JpGU-AGU Joint Meeting 2020

Presentation information

[E] Oral

S (Solid Earth Sciences ) » S-CG Complex & General

[S-CG64] Crust-mantle connections

convener:Yoshihiko Tamura(Research Institute for Marine Geodynamics, Japan Agency for Maine-Earth Science and Technology), Osamu Ishizuka(Geological Survey of Japan, AIST)

[SCG64-11] Magma genesis model of the subduction zones based on hydrous melting experiments of a mantle peridotite

*Eiichi Takahashi1, Jintuan Wang1 (1.Guangzhou Institute of Geochemistry, Chinese Academy of Science)

Keywords:subduction zone, magma genesis, wet mantle solidus, boninite magma

In order to understand the magma genesis beneath subduction zones, we carried out melting experiments of fertile peridotite KLB-1 with 10 wt.% H2O at 3-6 GPa and 900-1200 °C using a large volume multi-anvil apparatus at Guangzhou Institute of Geochemistry (Wang et al, 2020, submitted to JGR). Compositions of the changing liquids (fluid + silicate melt at 3 GPa, super critical fluids SCFs at 4 and 6 GPa) have been determined by EDS analysis. At 3 GPa, quenched fluids are very rich in SiO2 (>73 wt.%) and Al2O3 (>12 wt.%), but coexisting silicate melts are similar to boninite (SiO2 =53-55 wt.%, MgO = 12-18 wt.%, TiO2 = 0.3-0.5 wt.%) . Compositions of SCFs at 4 GPa are much higher in MgO than the melts at 3GPa, while SCFs at 6 GPa are further enriched in MgO and resembles komatiites or kimberlites (MgO = 22-25 wt.%). We discuss the role of DHPMZ (deep hydrous partial melting zone) and PMZ (partial melt zone in wedge mantle beneath arc volcanoes) in subduction zone magmatism based on our experimental results and some observation in geophysics, geochemistry and petrology in the North Honshu arc Japan.

Fine structures in the mantle wedge and subducted slab beneath North Honshu arc Japan have been studied using RF (receiver function) method by Kawakatsu and Watada (2007 Science), and they found a positive RF plane (indicating low velocity material) locating slightly above the top surface of the subducted plate at the depth of 90-120 km. Although they interpreted this low velocity layer as serpentinite but we propose that this is a hydrous partial melting zone judging from estimated temperature. According to our experiments, water-saturated solidus of mantle peridotite at 90 km depth is approximately 1000 °C which is consistent with the estimated mantle wedge temperature by Nakajima & Hasegawa (2003), while serpentinite is only stable below 650 °C at this depth.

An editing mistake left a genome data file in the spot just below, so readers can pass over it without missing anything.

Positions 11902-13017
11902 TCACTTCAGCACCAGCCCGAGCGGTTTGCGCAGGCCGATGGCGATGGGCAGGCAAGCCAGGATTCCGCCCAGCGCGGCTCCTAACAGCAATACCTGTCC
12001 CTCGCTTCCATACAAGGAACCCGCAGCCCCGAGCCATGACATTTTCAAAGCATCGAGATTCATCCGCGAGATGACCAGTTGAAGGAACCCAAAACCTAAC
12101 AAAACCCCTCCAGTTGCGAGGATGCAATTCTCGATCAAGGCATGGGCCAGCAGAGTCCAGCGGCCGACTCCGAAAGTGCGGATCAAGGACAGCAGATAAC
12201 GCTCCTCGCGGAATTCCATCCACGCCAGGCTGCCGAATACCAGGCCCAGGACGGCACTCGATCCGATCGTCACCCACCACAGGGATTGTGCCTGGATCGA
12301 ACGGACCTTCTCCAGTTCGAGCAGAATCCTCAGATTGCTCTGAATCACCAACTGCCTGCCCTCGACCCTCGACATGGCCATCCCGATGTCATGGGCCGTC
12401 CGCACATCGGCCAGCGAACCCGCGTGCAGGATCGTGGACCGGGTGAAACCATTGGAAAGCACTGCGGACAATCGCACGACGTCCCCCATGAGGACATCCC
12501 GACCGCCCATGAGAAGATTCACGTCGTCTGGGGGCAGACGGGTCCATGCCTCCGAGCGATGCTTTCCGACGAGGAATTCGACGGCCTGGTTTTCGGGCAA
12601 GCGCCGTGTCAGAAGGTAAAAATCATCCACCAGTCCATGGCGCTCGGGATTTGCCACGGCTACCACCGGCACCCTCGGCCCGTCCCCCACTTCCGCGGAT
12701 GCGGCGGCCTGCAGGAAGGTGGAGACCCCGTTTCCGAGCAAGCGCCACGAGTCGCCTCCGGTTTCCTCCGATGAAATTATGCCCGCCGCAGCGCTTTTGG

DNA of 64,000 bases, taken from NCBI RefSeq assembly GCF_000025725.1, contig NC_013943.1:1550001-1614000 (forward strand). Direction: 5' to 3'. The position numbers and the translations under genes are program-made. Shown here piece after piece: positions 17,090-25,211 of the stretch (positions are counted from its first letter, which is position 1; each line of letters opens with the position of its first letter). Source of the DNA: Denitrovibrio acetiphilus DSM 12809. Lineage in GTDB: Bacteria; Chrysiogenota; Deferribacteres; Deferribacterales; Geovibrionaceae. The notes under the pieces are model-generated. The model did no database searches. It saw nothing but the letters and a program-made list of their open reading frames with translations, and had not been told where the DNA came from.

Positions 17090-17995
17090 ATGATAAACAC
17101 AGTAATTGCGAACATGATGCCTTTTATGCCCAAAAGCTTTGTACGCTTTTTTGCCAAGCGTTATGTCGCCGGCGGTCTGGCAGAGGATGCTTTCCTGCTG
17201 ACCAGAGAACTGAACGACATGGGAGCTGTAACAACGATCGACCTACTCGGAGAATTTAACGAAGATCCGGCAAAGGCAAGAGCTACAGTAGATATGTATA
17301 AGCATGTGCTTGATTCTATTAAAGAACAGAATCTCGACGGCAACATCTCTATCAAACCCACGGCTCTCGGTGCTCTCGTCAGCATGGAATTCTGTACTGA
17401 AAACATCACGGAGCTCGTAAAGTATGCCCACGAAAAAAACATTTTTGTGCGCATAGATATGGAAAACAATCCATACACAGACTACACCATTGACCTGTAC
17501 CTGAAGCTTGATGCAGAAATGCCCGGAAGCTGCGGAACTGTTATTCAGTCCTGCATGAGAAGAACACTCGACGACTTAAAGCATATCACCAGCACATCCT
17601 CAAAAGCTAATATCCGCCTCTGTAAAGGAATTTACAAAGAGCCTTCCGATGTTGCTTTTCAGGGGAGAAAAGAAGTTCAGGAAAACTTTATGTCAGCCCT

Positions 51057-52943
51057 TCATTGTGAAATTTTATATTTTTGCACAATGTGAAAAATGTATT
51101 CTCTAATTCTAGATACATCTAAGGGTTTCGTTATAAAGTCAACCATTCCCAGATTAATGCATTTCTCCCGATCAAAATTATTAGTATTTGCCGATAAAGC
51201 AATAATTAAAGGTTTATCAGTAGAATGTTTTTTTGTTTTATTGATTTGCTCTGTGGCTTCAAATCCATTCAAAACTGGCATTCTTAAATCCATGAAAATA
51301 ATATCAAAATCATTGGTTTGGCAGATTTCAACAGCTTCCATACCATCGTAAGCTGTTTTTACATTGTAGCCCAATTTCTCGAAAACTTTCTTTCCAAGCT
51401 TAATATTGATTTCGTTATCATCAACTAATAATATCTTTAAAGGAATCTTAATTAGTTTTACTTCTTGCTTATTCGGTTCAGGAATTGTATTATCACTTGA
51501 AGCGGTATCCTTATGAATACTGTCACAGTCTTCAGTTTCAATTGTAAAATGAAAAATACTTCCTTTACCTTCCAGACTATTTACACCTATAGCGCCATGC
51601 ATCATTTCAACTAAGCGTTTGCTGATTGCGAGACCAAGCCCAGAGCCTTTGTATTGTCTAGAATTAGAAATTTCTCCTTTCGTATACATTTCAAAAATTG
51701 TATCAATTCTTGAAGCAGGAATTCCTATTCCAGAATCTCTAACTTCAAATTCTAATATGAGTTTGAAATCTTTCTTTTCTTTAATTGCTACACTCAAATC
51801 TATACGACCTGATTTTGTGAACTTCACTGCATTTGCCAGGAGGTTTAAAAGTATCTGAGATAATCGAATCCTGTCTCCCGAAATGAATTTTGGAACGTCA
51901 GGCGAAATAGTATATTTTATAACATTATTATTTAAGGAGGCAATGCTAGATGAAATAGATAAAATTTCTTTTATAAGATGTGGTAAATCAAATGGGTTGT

We propose that the DHPMZ formed just above the subducted plate at 90-120km depth is the driving engine for subduction zone magmatism, although the magma derived from DHPMZ rarely appears on the surface. According to our experiments, melt at the top of the DHPMZ (~90 km depth) should be similar to boninite and is very rich in H2O (>20 wt.%). As partially molten diapirs separate from DHPMZ and moves upwards and are heated to ~1200 °C in the shallower partial melt zone (PMZ), the partial melt compositions may become primitive olivine tholeiite beneath the volcanic front with 4-5 wt% of H2O or water rich high-alumina basalt with 6-7 wt% H2O in the rear arc side. It is possible that the location of the VF (volcanic front) is determined by the location of the shallowest end of the DHPMZ. In other word, wet mantle solidus possibly determines the position of VF. The very large volcanic production rate along the VF may be due to the coherent fluid transportation from the shallow end of the DHPMZ to PMZ. Spacing of arc volcanoes (Marsh, 1979) and hot mantle fingering (Tamura et al, 2002) may be explained by the spacing of wet diapirs from DHPMZ. We propose that role of boninite magma in arc magma genesis is significantly larger than previous thoughts. However, boninite magma can migrate to the surface only when PMZ has not been formed in the earliest stage of a subduction zone (e.g., Bonin arc) or PMZ terminates at the edge of a subduction zone (e.g., Tonga arc).